Mary Louise by L. Frank Baum
Chapter XIII. Bub Succumbs to Force
One day Peter Conant abruptly left his office, came home and packed his grip and then hurried down town and caught the five o'clock train for New York. He was glum and uncommunicative, as usual, merely telling Aunt Hannah that business called him away and he did not know when he would be back.
A week later Peter appeared at the family breakfast table, having arrived on the early morning express, and he seemed in a more gracious mood than usual. Indeed, he was really talkative.
"I met Will Morrison in New York, Hannah," he said to his wife. "He was just sailing for London with his family and will remain abroad all summer. He wanted us to occupy his mountain place, Hillcrest Lodge, during July and August, and although I told him we couldn't use the place he insisted on my taking an order on his man to turn the shack over to us."
"The shack!" cried Aunt Hannah indignantly.
"Why, Peter, Hillcrest Lodge is a little palace. It is the cosiest, most delightful place I have ever visited. Why shouldn't we accept Will Morrison's proposition to occupy it?"
"I can't leave my business."
"You could run up every Friday afternoon, taking the train to Millbank and the stage to Hillcrest, and stay with us till Monday morning."
He stared at her reflectively.
"Would you be safe in that out-of-the-way place?" he asked.
"Of course. Didn't you say Will had a man for caretaker? And only a few scattered cottages are located near by, so we shall be quite by ourselves and wholly unmolested. I mean to go, and take the girls. The change will do us all good, so you may as well begin to make arrangements for the trip."
Peter Conant stared awhile and then resumed his breakfast without comment. Mary Louise thought she saw a smile flicker over his stolid features for a moment, but could not be positive. Aunt Hannah had spoken in a practical, matter-of-fact way that did not admit of argument.
"Let me see," she resumed; "we will plan to leave on Thursday morning, over the branch road, which will get us to Millbank by noon. If you telegraph the stage-driver to meet us we can reach Hillcrest Lodge by three o'clock--perhaps earlier--and that will enable us to get settled before dark. That is far better than taking the afternoon train. Will you make the proper arrangements, Peter?"
"Yes," he briefly replied.
As he was leaving the house after breakfast he fixed his stare on Irene and said to her:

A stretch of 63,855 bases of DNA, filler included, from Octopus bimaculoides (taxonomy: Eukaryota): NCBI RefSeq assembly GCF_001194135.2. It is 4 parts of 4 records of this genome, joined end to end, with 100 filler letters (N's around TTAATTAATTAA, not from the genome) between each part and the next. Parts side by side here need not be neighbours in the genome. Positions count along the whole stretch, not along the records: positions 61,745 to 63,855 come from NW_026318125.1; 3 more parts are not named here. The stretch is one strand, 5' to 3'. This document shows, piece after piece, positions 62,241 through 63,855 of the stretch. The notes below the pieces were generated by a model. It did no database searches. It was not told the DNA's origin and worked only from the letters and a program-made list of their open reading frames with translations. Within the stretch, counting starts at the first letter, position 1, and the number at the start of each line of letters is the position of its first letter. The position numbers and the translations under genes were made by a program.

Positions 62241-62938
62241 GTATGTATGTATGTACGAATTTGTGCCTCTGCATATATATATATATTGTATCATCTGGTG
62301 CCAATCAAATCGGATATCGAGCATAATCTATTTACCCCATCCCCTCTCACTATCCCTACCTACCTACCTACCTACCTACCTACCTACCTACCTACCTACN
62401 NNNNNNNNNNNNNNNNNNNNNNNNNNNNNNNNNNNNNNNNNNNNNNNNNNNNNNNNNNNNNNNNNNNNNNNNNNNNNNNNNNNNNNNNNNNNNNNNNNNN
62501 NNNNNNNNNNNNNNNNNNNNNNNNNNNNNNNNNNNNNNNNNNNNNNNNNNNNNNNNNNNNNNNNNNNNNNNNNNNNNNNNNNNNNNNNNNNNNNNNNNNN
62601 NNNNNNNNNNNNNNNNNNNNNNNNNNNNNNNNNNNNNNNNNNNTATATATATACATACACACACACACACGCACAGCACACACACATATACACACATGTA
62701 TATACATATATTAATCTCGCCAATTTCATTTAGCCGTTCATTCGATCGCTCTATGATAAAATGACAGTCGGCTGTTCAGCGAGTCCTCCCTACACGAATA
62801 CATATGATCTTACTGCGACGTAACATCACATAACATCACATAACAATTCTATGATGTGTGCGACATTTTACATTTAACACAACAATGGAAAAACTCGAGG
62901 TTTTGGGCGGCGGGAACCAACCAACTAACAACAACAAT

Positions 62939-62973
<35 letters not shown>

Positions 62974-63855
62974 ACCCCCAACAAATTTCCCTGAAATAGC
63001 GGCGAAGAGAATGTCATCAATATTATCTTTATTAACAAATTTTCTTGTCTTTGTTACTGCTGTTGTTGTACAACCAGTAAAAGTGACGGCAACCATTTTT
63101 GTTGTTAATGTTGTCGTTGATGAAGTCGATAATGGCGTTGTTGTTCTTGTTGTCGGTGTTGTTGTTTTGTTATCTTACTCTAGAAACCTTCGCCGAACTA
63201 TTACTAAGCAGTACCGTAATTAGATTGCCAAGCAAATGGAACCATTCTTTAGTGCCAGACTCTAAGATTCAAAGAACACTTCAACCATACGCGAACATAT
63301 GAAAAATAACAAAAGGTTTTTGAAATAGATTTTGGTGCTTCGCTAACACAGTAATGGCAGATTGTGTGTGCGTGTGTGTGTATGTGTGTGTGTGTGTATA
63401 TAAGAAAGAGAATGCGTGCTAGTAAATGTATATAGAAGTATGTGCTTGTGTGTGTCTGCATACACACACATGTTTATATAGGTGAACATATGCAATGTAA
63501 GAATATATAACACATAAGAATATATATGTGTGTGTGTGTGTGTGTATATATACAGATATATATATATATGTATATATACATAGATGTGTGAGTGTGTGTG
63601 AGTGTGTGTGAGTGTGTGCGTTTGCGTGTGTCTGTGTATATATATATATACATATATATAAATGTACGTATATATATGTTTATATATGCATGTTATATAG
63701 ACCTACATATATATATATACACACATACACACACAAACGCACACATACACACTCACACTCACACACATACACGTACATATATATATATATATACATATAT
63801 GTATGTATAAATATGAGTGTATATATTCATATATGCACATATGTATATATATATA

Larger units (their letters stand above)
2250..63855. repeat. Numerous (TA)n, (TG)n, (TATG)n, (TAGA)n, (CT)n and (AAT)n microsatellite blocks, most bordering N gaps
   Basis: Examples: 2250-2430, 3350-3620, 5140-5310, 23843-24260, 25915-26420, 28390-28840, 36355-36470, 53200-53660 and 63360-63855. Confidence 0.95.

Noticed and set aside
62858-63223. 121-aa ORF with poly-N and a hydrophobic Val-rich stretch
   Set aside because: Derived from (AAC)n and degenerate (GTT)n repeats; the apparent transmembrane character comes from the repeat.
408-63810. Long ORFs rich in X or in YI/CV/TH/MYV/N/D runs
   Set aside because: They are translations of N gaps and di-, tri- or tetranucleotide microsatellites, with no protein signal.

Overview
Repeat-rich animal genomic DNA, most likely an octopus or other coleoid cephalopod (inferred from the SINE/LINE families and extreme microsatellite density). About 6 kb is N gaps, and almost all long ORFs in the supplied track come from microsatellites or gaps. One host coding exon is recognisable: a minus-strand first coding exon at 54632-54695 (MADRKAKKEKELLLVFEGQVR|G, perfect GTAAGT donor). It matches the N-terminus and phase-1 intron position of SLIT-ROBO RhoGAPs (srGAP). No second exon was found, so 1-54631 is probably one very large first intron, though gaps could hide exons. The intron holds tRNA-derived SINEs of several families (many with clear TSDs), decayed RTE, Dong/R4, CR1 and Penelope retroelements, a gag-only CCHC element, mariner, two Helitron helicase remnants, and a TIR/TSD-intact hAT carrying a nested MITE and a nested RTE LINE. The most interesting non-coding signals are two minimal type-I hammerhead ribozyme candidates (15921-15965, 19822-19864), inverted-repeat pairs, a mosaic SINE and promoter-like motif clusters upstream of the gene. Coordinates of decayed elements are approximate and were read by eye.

"In New York I ran across a lot of second-hand books at an auction sale- -old novels and romances which you will probably like. I bought the lot and shipped them home. If they arrive in time you can take them to Hillcrest and they will keep you reading all summer."
"Oh, thank you, Uncle Peter!" exclaimed the chair-girl gratefully.
"Have you any--any--news of Gran'pa Jim?" asked Mary Louise diffidently.
"No," he said and walked away.
During the few days that remained before their exodus they were busy preparing for the anticipated vacation. Summer gowns had to be looked over and such things gathered together as might be useful during their two months' stay at Hillcrest.
"Of course no one will see us," remarked Aunt Hannah; "it's really the jumping-off place of the world; but Will Morrison has made it as cosy as possible and we three, with just Peter at the week-ends, can amuse one another without getting lonely. Peter will fish in the mountain streams, of course, and that's the reason he is allowing us to go. We've visited the Morrisons two or three times at the Lodge and Peter has fished for trout every minute he was there."
"Who are the Morrisons?" asked Mary Louise.
"Will Morrison is a rich banker and his wife Sallie was an old schoolmate of mine. The Lodge is only a little resort of theirs, you know, for in the city they live in grand style. I know you girls will enjoy the place, for the scenery is delightful and the clear mountain air mighty invigorating."
All girls delight in change of location and although Irene was a little worried over the difficulties of getting to Hillcrest Lodge in her crippled condition, she was as eager to go as was Mary Louise. And she made the trip more comfortably than she had feared.
At Millbank the stage-driver fixed a comfortable seat for her in his carryall and loaded the boxes and baggage and the wheeled chair and the box of books--which had arrived from New York--on the railed top of his bus, and then they drove away through a rough but picturesque country that drew from the girls many exclamations of delight.